MISO asks FERC for quick approval to avoid market ‘gaming’

The Midcontinent Independent System Operator (MISO) asked the Federal Energy Regulatory Commission for a quick approval of bid procedure changes so that market participants can’t “game” the system while the changes are being made.

MISO said in the Oct. 16 filing that it filed revisions to its tariff “to prevent potential gaming behavior aimed at improperly extracting from MISO’s markets certain make-whole payments. MISO requests an effective date of October 17, 2013, i.e., one day after the date of this filing, and expedited Commission action, because once the potential gaming opportunities are made public by this filing, the proposed Tariff revisions should be applied immediately to prevent any party from exploiting the identified vulnerabilities.”

MISO’s Independent Market Monitor (IMM) has identified the following three types of gaming practices that market participants can potentially engage in to unduly receive make-whole payments under the tariff.

  • Updating Offer costs to increase Day-Ahead RSG Make Whole Payments (DA RSG MWP).
  • Updating the Real-Time Economic Minimum Limit, Ramp Rate, or otherwise not following dispatch, to increase Real-Time RSG Make Whole Payments (RT RSG MWP).
  • Using an Offer strategy to cause an “oscillating” Day-Ahead Schedule to increase Day-Ahead Margin Assurance Payment (DAMAP) and Real-Time Offer RSG Payment (RTORSGP).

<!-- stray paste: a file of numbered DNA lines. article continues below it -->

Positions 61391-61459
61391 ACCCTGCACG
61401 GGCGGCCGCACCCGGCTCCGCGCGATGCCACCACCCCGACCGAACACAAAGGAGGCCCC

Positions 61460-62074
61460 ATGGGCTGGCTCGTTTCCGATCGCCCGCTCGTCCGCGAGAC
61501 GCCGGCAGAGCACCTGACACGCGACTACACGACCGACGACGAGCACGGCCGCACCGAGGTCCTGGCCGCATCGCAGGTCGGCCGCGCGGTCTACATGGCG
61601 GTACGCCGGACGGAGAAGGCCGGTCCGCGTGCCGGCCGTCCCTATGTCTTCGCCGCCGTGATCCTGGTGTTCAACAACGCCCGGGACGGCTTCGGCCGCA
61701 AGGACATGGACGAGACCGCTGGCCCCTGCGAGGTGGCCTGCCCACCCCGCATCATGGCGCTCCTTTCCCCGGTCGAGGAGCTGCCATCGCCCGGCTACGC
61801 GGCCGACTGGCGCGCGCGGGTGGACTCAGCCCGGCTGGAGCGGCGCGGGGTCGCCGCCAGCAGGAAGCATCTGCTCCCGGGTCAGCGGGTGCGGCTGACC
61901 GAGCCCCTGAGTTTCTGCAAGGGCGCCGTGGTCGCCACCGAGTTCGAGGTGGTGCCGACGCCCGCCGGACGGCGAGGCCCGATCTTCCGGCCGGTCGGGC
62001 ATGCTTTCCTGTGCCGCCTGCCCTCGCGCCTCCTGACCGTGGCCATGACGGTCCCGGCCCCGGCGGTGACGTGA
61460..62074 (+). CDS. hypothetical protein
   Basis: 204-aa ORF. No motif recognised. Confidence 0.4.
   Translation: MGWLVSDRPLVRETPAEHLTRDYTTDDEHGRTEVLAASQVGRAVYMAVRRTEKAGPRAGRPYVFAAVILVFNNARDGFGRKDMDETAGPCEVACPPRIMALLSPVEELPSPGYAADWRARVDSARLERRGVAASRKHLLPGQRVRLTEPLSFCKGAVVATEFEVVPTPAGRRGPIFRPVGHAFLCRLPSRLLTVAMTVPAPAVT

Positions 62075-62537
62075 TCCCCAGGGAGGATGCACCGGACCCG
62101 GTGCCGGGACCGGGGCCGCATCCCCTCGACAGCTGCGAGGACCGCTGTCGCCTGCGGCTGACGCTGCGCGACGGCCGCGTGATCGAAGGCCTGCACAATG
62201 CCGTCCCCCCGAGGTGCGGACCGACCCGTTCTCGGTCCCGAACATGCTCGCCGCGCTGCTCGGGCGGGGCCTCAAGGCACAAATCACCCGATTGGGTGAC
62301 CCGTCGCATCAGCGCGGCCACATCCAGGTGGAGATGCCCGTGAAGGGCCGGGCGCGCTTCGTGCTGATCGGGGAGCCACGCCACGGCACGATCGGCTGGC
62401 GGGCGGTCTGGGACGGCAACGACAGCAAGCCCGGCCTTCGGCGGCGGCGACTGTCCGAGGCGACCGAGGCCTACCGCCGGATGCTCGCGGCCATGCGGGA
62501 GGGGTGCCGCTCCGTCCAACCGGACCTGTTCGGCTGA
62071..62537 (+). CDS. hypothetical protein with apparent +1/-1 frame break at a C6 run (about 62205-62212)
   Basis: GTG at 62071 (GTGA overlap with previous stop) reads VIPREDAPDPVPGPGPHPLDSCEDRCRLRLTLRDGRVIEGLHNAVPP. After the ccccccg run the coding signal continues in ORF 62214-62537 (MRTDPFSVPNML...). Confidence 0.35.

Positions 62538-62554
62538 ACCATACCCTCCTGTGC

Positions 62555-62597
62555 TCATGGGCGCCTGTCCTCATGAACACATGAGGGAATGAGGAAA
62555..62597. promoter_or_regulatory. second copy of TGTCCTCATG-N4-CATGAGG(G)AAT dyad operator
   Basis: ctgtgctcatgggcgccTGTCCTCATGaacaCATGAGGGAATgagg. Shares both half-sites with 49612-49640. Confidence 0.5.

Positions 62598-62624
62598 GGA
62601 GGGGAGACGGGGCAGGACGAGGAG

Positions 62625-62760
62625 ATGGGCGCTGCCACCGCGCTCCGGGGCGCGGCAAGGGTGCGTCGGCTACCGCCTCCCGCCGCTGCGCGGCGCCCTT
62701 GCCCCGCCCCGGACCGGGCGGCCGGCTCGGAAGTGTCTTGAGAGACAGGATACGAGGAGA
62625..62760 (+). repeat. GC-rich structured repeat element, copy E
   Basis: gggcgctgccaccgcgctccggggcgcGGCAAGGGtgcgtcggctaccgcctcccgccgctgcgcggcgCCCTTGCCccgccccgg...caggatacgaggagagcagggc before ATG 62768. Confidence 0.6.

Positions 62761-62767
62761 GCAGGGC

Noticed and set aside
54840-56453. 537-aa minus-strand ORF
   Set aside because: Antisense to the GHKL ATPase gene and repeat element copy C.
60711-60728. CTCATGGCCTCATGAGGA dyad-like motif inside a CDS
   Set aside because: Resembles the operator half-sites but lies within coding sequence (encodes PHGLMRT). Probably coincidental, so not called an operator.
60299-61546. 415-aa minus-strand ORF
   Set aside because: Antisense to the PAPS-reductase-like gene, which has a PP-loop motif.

“Upon due consideration, MISO agrees with the IMM’s assessment and recommendations regarding the above matters,” MISO said. “Accordingly, the present filing proposes revisions to the relevant Tariff provisions to address the above-described practices, and to limit make-whole payment eligibility. In addition, MISO agrees with the IMM that it would be appropriate to specify in the Tariff the types of make-whole payments for which eligibility may be removed by MISO pursuant to Module D of the Tariff for Resources found to be manipulating or gaming the associated payment mechanisms.”

MISO proposes to revise a section of the tariff (for “Day-Ahead Revenue Sufficiency Guarantee Payments”), to modify the Day-Ahead RSG calculation to use the lesser of the “as-committed” costs and the “as-dispatched” costs during the affected hours of the commitment period. In particular, the evaluation of what parameters to use between the “as-committed” and “as-dispatched” day-ahead offers will occur if a resource meets the following criteria: it is scheduled to provide MW during the last hour of the prior operating day; it is scheduled to provide MW during the first hour of the SCUC Instructed Hours of Operation in the current operating day; and it has a positive initial on hours value (i.e., the number of hours elapsed since the resource was online in the prior operating day up to the start of the current operating day, as calculated in the Day-Ahead Market process) that is less than the resource’s minimum run time for the current operating day.

About Barry Cassell 20414 Articles
Barry Cassell is Chief Analyst for GenerationHub covering coal and emission controls issues, projects and policy. He has covered the coal and power generation industry for more than 24 years, beginning in November 2011 at GenerationHub and prior to that as editor of SNL Energy’s Coal Report. He was formerly with Coal Outlook for 15 years as the publication’s editor and contributing writer, and prior to that he was editor of Coal & Synfuels Technology and associate editor of The Energy Report. He has a bachelor’s degree from Central Michigan University.